House incumbents squaring off in 11 primaries

Associated Press + More

By ANDREW MIGA, Associated Press

WASHINGTON (AP) — Veteran Democratic Reps. Dennis Kucinich and Marcy Kaptur have been friends for years, but their bruising Ohio primary fight has been anything but friendly.

The Kucinich-Kaptur showdown to be decided on Super Tuesday kicks off 11 primary contests in the coming months that are expected to pit House incumbents against each other due to redistricting in states including Pennsylvania, New Jersey and California.

Seven races involve Democrats. Four contests have Republicans squaring off. Such intraparty fights, often forcing longtime colleagues to battle for their political survival, can strain friendships and take some nasty turns.

In New Jersey, the longtime friendship between liberal Democratic Reps. Steve Rothman and Bill Pascrell Jr., who have served together for 15 years, has already frayed.

Redistricting threw Rothman into a newly configured GOP-leaning district with conservative Republican Scott Garrett in the northern part of the state. Rothman opted to run against Pascrell in a June 5 primary in Pascrell's newly configured district, which is largely Democratic. Pascrell fumed.

"With friends like this I don't need enemies," Pascrell said of Rothman in a recent telephone interview with The Associated Press. "He's apparently not willing to put his dukes up against Mr. Garrett, so he chose to run against his quote-unquote friend ... I never backed off a fight in my life. He better not be expecting me to walk away from this one."

Districts are redrawn every 10 years to reflect population changes in the new census. Whichever party controls a state legislature typically sets redistricting so that incumbents in the majority party are protected and minority party seats are put at risk. Some states, including California, rely on independent or bipartisan panels for redistricting.

Ohio Republicans who redrew the congressional boundaries put Kucinich and Kaptur together in a district running along the Lake Erie shoreline from Cleveland to Toledo that's heavily tilted toward Democrats.

Kucinich, an eight-term congressman known for a quirky style and zest for political combat since becoming Cleveland's "boy mayor" at age 31, is a two-time presidential candidate with a national following among progressives. Last summer, he flirted with running for an open House seat in Washington state, but opted to stay in Ohio.

Kaptur, in her 15th term, is pitching herself as a workhorse able to deliver for Ohio as a senior member of the House Appropriations Committee.

"His focus has wandered," Kaptur told the AP in a telephone interview. "He's run for president twice. He promised his constituents the first time he wouldn't run again, but then he did run again ... He doesn't deliver for northern Ohio."

Kaptur, too, has tried to link Kucinich with a former Cuyahoga County commissioner facing bribery and racketeering charges. Kucinich has complained about Kaptur's "character assassination" and "swift-boat" tactics while blasting her in one of his campaign ads for accepting hundreds of thousands of dollars in contributions from defense contractors.

"The tone has turned negative and nastier over the course of the last few days," Ohio Democratic Party Chairman Chris Redfern complained Friday, adding that attack ads from outside groups have added fuel to the fire.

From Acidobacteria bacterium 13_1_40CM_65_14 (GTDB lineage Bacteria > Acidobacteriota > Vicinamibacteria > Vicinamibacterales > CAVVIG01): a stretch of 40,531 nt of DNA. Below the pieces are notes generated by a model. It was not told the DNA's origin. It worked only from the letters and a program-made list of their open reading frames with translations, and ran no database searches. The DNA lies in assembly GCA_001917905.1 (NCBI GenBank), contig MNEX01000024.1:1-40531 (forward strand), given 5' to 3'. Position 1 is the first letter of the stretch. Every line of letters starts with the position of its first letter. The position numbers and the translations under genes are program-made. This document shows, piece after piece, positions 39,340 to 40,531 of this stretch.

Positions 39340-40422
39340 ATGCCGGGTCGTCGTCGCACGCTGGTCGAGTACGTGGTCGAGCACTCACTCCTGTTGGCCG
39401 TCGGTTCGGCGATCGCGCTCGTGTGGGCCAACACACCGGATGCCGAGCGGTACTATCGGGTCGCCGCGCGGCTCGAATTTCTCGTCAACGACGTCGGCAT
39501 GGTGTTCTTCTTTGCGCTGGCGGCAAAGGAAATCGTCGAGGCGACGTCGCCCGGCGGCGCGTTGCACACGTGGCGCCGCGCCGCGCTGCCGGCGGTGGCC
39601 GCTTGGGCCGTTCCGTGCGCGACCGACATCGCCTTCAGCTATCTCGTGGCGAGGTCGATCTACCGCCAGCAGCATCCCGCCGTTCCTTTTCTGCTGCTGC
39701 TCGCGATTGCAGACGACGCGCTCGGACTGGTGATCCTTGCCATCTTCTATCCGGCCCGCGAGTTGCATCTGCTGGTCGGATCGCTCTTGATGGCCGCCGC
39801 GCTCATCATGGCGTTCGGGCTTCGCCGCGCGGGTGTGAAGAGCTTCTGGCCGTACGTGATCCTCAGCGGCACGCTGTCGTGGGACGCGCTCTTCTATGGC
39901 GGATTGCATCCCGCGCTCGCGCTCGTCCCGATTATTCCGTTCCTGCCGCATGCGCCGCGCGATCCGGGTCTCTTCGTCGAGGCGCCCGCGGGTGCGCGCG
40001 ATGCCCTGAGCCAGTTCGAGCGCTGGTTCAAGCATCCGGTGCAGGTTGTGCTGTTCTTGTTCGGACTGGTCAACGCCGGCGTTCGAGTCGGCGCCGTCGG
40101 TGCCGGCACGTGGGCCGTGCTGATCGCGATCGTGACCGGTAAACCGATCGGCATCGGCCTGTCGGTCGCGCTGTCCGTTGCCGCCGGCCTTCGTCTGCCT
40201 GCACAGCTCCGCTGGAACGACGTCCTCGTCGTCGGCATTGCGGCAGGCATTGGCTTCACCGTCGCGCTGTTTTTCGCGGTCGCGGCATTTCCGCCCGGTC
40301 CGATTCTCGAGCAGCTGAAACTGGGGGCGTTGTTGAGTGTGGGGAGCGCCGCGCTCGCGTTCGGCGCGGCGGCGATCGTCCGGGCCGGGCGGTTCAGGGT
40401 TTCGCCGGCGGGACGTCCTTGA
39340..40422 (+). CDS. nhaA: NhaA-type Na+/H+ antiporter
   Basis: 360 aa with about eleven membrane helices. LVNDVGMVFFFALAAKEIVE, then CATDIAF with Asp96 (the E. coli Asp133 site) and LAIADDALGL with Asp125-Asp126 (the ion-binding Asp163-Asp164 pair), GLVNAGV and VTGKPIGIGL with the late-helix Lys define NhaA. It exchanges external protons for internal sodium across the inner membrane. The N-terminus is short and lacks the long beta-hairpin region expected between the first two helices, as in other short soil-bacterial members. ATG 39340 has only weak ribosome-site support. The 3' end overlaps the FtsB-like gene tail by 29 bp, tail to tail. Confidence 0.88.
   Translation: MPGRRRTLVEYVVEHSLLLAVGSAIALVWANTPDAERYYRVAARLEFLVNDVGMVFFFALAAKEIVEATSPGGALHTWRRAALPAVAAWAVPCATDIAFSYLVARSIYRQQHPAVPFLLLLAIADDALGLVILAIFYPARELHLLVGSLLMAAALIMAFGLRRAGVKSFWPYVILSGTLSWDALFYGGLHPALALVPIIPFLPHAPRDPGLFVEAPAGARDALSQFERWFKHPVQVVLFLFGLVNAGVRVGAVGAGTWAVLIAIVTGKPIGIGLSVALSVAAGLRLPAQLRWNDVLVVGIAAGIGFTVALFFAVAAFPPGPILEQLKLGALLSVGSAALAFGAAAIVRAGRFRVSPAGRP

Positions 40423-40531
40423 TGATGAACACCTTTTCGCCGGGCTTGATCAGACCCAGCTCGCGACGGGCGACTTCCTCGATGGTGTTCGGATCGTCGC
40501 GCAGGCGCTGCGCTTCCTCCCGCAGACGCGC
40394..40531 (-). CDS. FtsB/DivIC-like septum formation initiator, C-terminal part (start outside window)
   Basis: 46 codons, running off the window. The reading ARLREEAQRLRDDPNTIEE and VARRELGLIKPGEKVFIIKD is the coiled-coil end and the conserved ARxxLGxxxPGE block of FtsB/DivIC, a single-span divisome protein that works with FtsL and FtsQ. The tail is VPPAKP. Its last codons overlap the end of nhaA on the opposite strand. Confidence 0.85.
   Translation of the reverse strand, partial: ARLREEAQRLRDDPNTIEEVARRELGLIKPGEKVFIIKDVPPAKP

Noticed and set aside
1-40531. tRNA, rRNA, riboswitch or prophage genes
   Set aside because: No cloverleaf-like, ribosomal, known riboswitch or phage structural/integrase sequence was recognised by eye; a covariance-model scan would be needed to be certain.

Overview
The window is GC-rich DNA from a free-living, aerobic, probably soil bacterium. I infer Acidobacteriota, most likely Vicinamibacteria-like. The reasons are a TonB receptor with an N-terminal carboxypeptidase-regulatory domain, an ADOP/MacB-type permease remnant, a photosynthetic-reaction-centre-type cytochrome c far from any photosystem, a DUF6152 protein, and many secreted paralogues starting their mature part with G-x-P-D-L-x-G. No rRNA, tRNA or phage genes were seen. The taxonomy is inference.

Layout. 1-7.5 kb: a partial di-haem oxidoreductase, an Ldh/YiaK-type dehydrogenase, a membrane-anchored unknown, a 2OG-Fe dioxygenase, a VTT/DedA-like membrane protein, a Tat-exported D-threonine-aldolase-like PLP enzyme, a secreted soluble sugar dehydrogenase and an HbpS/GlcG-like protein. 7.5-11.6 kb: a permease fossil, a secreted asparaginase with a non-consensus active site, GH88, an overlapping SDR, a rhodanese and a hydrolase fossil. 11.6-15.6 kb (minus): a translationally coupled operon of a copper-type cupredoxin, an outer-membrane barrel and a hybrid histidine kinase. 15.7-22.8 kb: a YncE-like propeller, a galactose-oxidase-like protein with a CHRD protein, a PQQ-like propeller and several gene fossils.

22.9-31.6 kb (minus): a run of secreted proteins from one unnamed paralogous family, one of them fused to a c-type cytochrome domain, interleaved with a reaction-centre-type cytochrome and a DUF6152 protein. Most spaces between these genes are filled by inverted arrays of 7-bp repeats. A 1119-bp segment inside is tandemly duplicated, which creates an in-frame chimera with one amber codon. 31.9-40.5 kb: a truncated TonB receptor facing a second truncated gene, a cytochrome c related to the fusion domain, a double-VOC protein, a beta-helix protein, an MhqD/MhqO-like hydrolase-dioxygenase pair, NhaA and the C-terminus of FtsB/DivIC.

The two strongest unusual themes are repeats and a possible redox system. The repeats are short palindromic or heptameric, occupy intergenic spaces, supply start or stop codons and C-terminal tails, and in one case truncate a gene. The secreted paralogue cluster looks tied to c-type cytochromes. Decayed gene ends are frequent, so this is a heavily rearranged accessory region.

Even lawn signs are fair game. Kucinich complained in a fundraising email that "an aggressive, illegal sign removal operation is being run by the other campaign."

In neighboring Pennsylvania, there's a testy tone between Democratic Reps. Jason Altmire and Mark Critz, a former aide to the late Rep. John Murtha, for the April 24 primary.

The former allies now are fighting for a redrawn district in the southwestern part of the state due to GOP-led redistricting. Altmire branded as "despicable" Critz's recent challenge to his nominating petitions to try to knock Altmire off the ballot. Critz has hit Altmire for appearing on Fox News Channel programs.

In other primaries:

— Illinois Republican Reps. Don Manzullo, elected in 1992, and freshman Adam Kinzinger, a former Air Force pilot who won his seat with strong tea party backing and Sarah Palin's support, are squabbling over who has the strongest conservative credentials. The Illinois Tea Party endorsed Manzullo for the March 20 primary.

— Veteran Democratic Reps. Brad Sherman and Howard Berman of California are clashing in Los Angeles' San Fernando Valley after new political maps, drawn for the first time by an independent citizens panel, essentially merged their districts. Sherman has said the June 5 primary fight has "adversely affected" their friendship.

— Arizona Rep. Ben Quayle, the son of former Vice President Dan Quayle, is facing fellow GOP freshman Rep. David Schweikert in a Republican-friendly district centered in suburban Phoenix. Quayle has strong party establishment ties while Schweikert has tea party backing.

— Florida veteran Rep. John Mica, who wields Capitol Hill clout as chairman of the House Transportation and Infrastructure Committee, faces a GOP primary showdown with first-term Rep. Sandy Adams, who has tea party backing.

— Missouri Democratic Reps. Russ Carnahan and William Lacy Clay are seeking the St. Louis seat Clay has held for the past 12 years. Carnahan's old district was carved up under a redistricting plan by Missouri's GOP-led state Legislature.

— California Democratic Reps. Janice Hahn and Laura Richardson are vying for a Los Angeles-area seat.

— Michigan Democrats Hansen Clarke and Gary Peters are squaring off in a new district stretching from Detroit to Pontiac.

— Louisiana GOP Reps. Charles Boustany and Jeff Landry were thrown into the same district after redistricting and are expected to square off, though Landry has yet to say whether he will seek re-election.

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